Banning social media won't keep team members off the Internet

Banning social media won't keep team members off the Internet

Employees continue to use sites like Facebook and Twitter while on the job—despite company policies.
May 19, 2010
By staff

If you’ve instituted a ban on social networking sites while employees are on the job, you might want to rethink the policy. Chances are, it’s not working like you had hoped.

A study from security solutions provider nCircle found that 60 percent of U.S. security and IT professionals say their company has a social media policy—and 40 percent of those ban all usage of social media while on the job. But according to Small Business Trends blogger Lisa Barone, nearly 24 percent of Facebook users say they log on to the site “all the time” while at work, and 35 percent say they access the site occasionally.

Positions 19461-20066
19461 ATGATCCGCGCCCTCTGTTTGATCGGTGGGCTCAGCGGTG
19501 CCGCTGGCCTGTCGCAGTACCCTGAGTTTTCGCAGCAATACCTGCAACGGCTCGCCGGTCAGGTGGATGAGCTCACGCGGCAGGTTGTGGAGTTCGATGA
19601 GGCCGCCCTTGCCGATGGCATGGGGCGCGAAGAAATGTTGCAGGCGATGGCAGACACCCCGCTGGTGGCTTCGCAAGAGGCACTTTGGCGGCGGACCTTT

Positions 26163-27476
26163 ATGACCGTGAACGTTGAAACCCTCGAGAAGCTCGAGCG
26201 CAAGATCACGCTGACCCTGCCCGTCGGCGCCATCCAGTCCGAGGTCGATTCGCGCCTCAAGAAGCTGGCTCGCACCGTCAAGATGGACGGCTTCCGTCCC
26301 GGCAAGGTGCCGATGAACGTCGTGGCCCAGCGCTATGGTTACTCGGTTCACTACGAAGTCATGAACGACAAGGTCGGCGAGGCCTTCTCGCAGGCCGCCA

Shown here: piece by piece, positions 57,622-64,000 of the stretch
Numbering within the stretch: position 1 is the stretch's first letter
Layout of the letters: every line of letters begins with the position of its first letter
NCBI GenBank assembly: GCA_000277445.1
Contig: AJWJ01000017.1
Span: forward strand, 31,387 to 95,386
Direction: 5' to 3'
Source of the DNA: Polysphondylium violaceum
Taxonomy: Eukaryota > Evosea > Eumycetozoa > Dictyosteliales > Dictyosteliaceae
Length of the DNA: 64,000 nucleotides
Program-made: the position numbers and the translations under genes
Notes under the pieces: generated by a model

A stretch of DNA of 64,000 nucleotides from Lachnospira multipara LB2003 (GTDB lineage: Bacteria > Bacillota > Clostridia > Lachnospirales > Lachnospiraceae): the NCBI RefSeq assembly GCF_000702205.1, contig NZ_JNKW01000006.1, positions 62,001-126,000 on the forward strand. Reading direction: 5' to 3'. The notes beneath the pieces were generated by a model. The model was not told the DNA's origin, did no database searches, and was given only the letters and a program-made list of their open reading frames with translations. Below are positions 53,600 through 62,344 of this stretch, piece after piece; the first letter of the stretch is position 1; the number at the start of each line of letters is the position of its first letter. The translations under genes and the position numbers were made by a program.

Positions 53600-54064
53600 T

With social networking becoming a daily part of life for many team members, much like e-mail and text messaging, wouldn’t you like them to use it responsibly? Barone says that instead of banning social media, you should educate your employees. Here are a few of her tips for doing just that.

> Define what “social media” is and which sites fall under that category.
> Talk about what can’t be discussed, like company finances, team meetings, or client information.
> Share social media policies from other organizations. Here’s an online database to get you started.
> Explain how social media can help the company—like when team members connect with and educate clients. Then show them how to do it.

Team members aren’t going to stop using sites like Facebook, so you might as well encourage them to use it productively. See the related links below for more on social networking and how you can use it to benefit your practice.

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